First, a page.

Some of France's top arts festivals are at risk this summer because of a strike by the country's artistic workers.
Millions came out on strike earlier this year
Staff in the theatre, TV and film industries have walked out in protest at new regulations which cover their unemployment benefits.
On Monday, workers picketed the offices of three companies in and around Paris which rent equipment to TV and film companies, which organisers say disrupted work on several productions.
Similar actions have forced the cancellation of performances at theatres in the capital, including the Comedie Francaise.
In the south of France, this week's Montpellier Dance Festival has been cancelled while organisers of the Marseille Festival, also due to take place this week have also opted to cancel, rather than risk disruption by the wildcat strikes.
Event director Apolline Quintrand said: "I don't want to take any risks."
The city of Aix-en-Provence has already postponed the first few days of its of its annual opera festival, due to start on Friday, because of the action, and director Stephane Lisser has warned the rest of the festival could be at risk.
Next week's Avignon drama festival, which drew 98,000 spectators last year, is also in peril.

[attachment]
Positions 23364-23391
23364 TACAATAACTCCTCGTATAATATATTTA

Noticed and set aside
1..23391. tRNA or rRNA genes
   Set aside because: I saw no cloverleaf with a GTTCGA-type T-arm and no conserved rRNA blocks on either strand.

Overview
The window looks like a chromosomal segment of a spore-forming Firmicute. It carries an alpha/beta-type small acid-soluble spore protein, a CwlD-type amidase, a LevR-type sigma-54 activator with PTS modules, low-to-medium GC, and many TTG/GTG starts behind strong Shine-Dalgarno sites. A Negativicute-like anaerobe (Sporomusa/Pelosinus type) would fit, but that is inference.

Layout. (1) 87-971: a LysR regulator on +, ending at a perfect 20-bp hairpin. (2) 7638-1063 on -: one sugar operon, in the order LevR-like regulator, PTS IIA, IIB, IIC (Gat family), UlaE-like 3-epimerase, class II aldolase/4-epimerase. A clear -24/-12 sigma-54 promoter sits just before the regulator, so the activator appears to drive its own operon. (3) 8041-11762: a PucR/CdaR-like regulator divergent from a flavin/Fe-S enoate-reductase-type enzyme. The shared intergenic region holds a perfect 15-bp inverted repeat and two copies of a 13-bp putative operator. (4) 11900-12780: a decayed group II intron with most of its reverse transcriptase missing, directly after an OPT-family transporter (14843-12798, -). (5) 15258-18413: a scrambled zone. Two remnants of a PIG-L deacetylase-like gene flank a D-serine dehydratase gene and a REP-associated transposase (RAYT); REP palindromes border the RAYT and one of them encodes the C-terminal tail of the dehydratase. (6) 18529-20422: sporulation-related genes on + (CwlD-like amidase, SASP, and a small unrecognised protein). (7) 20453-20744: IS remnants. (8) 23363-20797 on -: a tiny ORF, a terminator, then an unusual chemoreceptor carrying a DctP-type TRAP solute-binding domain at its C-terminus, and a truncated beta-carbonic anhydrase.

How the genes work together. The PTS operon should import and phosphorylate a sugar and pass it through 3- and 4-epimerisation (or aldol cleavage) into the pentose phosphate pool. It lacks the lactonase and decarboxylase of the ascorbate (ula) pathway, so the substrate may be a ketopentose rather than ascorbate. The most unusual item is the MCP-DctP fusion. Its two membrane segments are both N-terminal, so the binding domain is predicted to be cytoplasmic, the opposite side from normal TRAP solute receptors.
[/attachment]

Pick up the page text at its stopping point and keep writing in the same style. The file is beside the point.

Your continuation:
Earlier strikes targetted the French transport network
The row follows three small unions signing up to new welfare rules, which would reduce from 12 to eight the number of months artistic workers - who often work sporadically - can claim unemployment benefits in each year.
Arts workers like performers and technicians would also have to work for 507 hours over 10-and-a-half months to qualify, rather then the same amount of hours every 12 months.
A spokesperson for one of the unions which signed up to the new deal, the CFDT, said: "By signing, we feel we have saved a system that was in jeopardy."
But the CDT and FO unions - which have called a number of widespread strikes across France in protest at pension reforms - are refusing to sign up.
CGT official Jean Voirin said: "It's a catastrophic agreement."
Culture minister Jean-Jacque Ailligon has asked arts workers to reconsider the strike action, insisting the agreement offers "considerable advances".
Arts festivals are a valuable part of the French tourist industry, attracting 900,000 people across 650 events last year.